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Coordination Failures in Immigration Policy

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  • Paolo E. Giordani

    () (Department of Economics and Business, LUISS Guido Carli University)

  • Michele Ruta

    () (World Trade Organization, Economics Research Division)

Abstract

We propose a theoretical framework for analyzing the problems associated to unilateral immigration policy in receiving countries and for evaluating the grounds for reform of international institutions governing immigration. We build a model with multiple destination countries and show that immigration policy in one country is influenced by measures adopted abroad as migrants choose where to locate (in part) in response to differences in immigration policy. This interdependence gives rise to a leakage effect of immigration policy, an international externality well documented in the empirical literature. In this environment, immigration policy becomes strategic and unilateral behavior may lead to coordination failures, where receiving countries are stuck in welfare inferior equilibria. We then study the conditions under which a coordination failure is more likely to emerge and argue that multilateral institutions that help receiving countries make immigration policy commitments would address this inefficiency.

Suggested Citation

  • Paolo E. Giordani & Michele Ruta, 2011. "Coordination Failures in Immigration Policy," Working Papers CELEG 1101, Dipartimento di Economia e Finanza, LUISS Guido Carli.
  • Handle: RePEc:lui:celegw:1101
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    Cited by:

    1. Bertoli, Simone & Dequiedt, Vianney & Zenou, Yves, 2016. "Can selective immigration policies reduce migrants' quality?," Journal of Development Economics, Elsevier, vol. 119(C), pages 100-109.
    2. Bertoli, Simone & Fernández-Huertas Moraga, Jesús, 2015. "The size of the cliff at the border," Regional Science and Urban Economics, Elsevier, vol. 51(C), pages 1-6.
    3. Simone Bertoli & Jesus Fernández-Huertas Moraga, 2012. "Visa Policies, Networks and the Cliff at the Border," Working Papers 2012-12, FEDEA.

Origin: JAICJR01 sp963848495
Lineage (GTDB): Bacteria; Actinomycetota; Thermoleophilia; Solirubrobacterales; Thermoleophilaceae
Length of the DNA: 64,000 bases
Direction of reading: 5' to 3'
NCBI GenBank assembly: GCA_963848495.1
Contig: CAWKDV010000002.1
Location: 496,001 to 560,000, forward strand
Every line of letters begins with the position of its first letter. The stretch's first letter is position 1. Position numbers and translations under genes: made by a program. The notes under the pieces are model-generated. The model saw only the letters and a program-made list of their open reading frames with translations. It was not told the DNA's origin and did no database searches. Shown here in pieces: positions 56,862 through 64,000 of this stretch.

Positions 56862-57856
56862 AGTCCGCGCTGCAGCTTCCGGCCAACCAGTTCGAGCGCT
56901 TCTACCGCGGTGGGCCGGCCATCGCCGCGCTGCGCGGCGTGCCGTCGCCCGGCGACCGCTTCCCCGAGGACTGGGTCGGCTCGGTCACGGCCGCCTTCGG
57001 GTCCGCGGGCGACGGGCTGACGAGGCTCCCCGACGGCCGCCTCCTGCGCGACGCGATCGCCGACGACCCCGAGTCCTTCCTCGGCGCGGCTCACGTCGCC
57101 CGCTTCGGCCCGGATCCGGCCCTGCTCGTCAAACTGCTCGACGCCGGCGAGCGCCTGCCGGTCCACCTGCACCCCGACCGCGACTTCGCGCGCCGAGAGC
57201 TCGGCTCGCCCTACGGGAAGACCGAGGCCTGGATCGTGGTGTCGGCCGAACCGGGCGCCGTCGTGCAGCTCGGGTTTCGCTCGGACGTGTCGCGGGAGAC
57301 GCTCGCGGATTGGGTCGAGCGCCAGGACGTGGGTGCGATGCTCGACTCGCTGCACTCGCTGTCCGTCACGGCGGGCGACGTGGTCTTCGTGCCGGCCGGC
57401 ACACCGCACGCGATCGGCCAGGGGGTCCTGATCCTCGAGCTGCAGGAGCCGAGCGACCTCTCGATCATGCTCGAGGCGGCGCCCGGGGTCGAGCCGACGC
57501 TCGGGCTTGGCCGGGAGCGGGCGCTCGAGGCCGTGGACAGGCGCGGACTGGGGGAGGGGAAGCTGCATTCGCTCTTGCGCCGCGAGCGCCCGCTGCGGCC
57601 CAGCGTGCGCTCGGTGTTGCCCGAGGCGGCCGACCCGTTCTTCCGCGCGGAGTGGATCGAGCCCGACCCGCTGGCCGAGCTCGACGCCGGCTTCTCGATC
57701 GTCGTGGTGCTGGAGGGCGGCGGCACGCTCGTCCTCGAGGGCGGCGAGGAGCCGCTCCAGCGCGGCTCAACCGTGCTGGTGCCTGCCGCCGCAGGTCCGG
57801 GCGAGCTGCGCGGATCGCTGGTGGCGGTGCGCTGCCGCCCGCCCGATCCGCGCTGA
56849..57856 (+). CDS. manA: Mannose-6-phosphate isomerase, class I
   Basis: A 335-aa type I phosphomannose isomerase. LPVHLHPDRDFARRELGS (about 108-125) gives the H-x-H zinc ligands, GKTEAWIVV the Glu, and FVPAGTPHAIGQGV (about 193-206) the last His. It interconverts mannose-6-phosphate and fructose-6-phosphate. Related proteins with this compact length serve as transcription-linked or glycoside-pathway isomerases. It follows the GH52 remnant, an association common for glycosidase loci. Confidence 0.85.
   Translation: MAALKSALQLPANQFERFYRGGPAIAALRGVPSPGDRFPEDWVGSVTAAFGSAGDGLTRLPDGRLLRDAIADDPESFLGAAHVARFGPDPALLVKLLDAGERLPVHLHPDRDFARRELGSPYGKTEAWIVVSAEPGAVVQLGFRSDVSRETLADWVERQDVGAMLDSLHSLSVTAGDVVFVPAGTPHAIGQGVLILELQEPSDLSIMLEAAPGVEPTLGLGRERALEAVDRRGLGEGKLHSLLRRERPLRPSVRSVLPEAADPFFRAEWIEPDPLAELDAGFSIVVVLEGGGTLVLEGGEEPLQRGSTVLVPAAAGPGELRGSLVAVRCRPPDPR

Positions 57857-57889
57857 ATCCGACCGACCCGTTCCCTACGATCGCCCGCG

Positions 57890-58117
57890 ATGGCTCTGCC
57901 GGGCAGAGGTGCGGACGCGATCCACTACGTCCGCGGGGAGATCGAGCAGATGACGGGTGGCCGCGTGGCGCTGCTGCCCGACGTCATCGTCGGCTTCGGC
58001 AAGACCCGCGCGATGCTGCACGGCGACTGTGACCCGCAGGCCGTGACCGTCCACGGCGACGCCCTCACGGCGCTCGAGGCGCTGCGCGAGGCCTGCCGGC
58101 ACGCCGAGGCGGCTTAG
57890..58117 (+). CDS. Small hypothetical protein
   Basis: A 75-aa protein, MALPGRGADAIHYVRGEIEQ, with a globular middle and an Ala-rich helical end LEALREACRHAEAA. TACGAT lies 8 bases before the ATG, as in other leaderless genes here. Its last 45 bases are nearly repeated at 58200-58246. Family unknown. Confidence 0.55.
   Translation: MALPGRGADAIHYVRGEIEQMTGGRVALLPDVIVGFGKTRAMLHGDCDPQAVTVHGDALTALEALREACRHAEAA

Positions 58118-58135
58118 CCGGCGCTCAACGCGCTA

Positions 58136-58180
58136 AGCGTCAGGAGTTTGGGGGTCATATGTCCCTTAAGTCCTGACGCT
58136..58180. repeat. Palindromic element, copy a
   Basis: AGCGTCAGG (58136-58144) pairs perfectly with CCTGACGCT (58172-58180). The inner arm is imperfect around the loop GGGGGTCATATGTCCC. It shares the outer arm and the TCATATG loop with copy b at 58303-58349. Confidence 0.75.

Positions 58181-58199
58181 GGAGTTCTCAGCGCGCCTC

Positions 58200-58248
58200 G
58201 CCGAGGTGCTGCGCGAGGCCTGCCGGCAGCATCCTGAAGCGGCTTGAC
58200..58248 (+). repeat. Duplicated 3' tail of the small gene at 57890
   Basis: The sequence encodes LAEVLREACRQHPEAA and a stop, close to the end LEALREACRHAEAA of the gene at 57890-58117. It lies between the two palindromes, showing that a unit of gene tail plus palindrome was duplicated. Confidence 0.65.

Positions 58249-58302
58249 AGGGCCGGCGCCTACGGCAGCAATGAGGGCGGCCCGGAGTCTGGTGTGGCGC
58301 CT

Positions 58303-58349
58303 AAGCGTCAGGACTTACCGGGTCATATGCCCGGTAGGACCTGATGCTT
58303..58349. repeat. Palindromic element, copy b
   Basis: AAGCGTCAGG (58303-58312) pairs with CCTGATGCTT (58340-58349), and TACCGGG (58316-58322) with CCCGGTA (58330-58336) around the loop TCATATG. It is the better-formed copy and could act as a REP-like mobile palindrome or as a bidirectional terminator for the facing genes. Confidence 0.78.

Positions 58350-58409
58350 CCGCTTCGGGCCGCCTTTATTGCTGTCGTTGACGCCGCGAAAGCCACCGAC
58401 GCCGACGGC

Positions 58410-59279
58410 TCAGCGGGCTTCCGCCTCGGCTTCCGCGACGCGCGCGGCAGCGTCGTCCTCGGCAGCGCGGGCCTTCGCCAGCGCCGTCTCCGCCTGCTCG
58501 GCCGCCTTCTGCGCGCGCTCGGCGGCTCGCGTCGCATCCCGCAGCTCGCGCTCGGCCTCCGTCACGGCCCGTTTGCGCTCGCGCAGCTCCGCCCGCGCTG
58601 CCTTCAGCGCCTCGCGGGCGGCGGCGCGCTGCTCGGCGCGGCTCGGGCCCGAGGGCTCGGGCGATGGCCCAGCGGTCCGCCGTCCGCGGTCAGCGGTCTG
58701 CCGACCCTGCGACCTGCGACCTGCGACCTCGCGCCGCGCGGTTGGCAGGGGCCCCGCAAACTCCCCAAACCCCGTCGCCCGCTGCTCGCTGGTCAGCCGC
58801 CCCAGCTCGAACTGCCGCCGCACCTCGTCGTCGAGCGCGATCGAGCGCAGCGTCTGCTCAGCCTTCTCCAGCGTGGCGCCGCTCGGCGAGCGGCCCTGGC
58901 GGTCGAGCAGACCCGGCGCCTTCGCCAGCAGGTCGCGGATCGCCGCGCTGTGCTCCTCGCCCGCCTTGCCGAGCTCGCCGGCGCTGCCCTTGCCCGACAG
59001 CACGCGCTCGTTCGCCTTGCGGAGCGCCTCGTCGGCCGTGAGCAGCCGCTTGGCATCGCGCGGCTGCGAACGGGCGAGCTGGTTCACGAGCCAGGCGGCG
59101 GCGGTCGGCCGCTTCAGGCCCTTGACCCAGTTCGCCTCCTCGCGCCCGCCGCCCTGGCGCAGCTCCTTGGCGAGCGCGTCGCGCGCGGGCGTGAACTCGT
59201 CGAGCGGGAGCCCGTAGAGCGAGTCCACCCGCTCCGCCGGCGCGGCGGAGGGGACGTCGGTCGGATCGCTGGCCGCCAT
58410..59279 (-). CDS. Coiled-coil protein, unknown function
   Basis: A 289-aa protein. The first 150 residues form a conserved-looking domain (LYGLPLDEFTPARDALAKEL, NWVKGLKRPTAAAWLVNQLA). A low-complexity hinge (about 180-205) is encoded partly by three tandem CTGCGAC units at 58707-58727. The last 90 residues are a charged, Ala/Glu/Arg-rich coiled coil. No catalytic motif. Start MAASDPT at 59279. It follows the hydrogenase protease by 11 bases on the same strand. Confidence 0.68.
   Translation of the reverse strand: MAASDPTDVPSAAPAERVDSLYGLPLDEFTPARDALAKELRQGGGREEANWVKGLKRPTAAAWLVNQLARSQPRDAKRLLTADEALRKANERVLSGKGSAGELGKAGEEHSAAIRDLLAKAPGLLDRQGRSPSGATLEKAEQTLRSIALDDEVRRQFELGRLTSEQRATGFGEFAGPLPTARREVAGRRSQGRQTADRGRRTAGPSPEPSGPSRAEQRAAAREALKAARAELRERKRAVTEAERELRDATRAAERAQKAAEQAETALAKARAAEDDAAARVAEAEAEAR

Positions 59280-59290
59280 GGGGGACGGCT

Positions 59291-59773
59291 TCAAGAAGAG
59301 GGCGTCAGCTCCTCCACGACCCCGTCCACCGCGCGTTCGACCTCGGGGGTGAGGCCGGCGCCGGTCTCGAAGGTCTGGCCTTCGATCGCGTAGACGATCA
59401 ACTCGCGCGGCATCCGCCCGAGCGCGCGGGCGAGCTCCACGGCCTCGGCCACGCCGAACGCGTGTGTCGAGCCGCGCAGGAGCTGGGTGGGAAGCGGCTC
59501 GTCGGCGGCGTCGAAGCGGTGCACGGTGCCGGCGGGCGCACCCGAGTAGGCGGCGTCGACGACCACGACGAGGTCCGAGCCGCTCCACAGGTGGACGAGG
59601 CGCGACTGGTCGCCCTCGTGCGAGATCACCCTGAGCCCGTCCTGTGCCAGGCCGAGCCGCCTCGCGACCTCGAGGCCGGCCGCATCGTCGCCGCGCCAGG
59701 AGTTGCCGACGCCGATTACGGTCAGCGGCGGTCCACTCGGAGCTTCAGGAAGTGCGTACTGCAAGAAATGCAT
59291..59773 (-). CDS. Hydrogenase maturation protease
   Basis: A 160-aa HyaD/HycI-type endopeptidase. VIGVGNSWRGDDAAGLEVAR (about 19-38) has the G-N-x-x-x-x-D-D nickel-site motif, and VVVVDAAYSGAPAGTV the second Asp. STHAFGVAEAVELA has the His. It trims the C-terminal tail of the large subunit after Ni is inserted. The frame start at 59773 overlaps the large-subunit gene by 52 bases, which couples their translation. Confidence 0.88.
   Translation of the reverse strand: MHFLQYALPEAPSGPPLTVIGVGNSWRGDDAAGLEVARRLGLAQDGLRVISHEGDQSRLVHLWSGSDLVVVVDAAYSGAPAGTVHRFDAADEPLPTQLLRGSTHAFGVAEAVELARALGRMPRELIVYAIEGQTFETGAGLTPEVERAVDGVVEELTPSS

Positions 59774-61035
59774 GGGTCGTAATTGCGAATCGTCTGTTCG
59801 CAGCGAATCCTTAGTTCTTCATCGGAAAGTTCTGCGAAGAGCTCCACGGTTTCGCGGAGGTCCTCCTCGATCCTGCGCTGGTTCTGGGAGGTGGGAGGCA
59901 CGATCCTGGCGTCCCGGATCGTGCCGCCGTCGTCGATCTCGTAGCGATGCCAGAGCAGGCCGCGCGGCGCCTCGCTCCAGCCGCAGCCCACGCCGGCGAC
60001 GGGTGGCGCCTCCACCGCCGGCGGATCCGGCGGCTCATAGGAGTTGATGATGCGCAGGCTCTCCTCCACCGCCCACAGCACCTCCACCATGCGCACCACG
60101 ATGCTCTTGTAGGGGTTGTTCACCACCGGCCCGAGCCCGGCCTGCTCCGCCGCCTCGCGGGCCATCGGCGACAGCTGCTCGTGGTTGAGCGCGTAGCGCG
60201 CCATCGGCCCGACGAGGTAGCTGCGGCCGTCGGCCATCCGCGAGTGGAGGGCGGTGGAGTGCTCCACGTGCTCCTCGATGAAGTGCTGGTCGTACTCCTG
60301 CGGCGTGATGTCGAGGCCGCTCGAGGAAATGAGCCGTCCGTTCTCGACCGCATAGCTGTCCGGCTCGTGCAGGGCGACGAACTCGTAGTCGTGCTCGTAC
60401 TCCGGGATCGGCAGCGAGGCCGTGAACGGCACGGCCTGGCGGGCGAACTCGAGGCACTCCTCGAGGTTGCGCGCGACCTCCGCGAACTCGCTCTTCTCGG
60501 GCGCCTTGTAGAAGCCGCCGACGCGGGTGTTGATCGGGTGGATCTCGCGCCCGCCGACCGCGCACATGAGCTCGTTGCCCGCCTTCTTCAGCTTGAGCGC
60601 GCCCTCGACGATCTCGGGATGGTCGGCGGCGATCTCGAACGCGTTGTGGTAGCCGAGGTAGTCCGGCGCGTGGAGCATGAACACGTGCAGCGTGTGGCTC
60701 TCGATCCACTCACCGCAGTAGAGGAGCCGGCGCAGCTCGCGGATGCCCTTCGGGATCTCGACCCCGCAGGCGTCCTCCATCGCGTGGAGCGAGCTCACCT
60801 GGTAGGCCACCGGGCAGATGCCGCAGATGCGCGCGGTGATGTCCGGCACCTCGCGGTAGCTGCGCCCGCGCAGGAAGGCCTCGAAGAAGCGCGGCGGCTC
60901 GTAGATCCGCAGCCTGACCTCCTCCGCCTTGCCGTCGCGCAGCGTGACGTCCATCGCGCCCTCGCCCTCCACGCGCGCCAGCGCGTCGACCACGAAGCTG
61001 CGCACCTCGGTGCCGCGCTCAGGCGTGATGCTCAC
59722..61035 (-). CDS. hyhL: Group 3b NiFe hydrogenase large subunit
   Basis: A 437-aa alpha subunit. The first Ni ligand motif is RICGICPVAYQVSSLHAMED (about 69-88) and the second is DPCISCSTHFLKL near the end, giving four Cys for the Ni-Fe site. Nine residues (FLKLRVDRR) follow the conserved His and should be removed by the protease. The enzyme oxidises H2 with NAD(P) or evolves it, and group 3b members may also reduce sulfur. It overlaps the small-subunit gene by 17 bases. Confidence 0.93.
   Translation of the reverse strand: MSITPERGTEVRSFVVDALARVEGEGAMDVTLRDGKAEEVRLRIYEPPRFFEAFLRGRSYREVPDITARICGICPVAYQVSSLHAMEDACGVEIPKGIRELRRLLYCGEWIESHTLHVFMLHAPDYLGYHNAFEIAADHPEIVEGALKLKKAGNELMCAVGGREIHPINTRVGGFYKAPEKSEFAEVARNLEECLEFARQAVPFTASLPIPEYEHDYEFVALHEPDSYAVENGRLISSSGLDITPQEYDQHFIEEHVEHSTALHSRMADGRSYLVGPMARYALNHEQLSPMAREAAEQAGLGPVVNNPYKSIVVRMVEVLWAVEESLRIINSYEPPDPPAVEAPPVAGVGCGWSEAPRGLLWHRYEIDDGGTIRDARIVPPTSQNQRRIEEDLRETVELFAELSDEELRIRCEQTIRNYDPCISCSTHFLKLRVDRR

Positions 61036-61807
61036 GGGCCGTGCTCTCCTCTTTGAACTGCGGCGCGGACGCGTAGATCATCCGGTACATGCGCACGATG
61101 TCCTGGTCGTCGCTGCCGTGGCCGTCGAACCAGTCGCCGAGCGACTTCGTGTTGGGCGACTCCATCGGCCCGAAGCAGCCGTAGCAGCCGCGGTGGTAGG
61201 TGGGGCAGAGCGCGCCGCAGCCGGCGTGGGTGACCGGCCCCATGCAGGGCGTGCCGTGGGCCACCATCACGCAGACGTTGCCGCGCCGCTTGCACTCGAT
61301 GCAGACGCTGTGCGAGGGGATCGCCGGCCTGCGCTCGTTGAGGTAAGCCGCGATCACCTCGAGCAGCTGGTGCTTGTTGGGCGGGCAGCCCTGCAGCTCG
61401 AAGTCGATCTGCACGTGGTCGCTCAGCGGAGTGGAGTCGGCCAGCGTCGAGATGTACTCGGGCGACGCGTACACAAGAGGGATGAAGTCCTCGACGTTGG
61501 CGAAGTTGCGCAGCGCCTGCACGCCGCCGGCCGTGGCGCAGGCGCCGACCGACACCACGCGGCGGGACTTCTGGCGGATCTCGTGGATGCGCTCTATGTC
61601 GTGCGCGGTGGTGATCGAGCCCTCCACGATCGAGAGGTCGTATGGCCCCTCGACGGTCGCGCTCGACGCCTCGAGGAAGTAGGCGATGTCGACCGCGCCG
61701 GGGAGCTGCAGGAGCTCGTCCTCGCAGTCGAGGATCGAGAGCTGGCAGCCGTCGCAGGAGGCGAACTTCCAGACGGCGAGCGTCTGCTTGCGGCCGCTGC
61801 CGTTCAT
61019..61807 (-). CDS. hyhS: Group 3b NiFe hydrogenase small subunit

4. Michal Burzynski, 2016. "Time, Space and Skills in Designing Migration Policy," CREA Discussion Paper Series 16-12, Center for Research in Economic Analysis, University of Luxembourg.
    5. MIYAGIWA Kaz & SATO Yasuhiro, 2015. "Illegal Immigration and Multiple Destinations," Discussion papers 15116, Research Institute of Economy, Trade and Industry (RIETI).
    6. Rayp, Glenn & Ruyssen, Ilse & Standaert, Samuel, 2017. "Measuring and Explaining Cross-Country Immigration Policies," World Development, Elsevier, vol. 95(C), pages 141-163.
    7. Marchal, Léa & Naiditch, Claire, 2016. "A micro-funded theory of multilateral resistance to migration," Kiel Working Papers 2051, Kiel Institute for the World Economy (IfW).
    8. Paolo E. Giordani & Michele Ruta, 2016. "Self-confirming immigration policy," Oxford Economic Papers, Oxford University Press, vol. 68(2), pages 361-378.
    9. Floriana Cerniglia & Laura Pagani, 2014. "Political knowledge and attitudes toward (de)centralization in Europe," Working Papers 272, University of Milano-Bicocca, Department of Economics, revised Apr 2014.
    10. Yuji Tamura, 2017. "Asylum providers: Hawks or Doves?," CEPR Discussion Papers 699, Centre for Economic Policy Research, Research School of Economics, Australian National University.

    More about this item

    Keywords

    Immigration policy; cross-border externalities; coordination failures; multilateral institutions.;

    JEL classification:

    • F02 - International Economics - - General - - - International Economic Order and Integration
    • F22 - International Economics - - International Factor Movements and International Business - - - International Migration
    • J61 - Labor and Demographic Economics - - Mobility, Unemployment, Vacancies, and Immigrant Workers - - - Geographic Labor Mobility; Immigrant Workers

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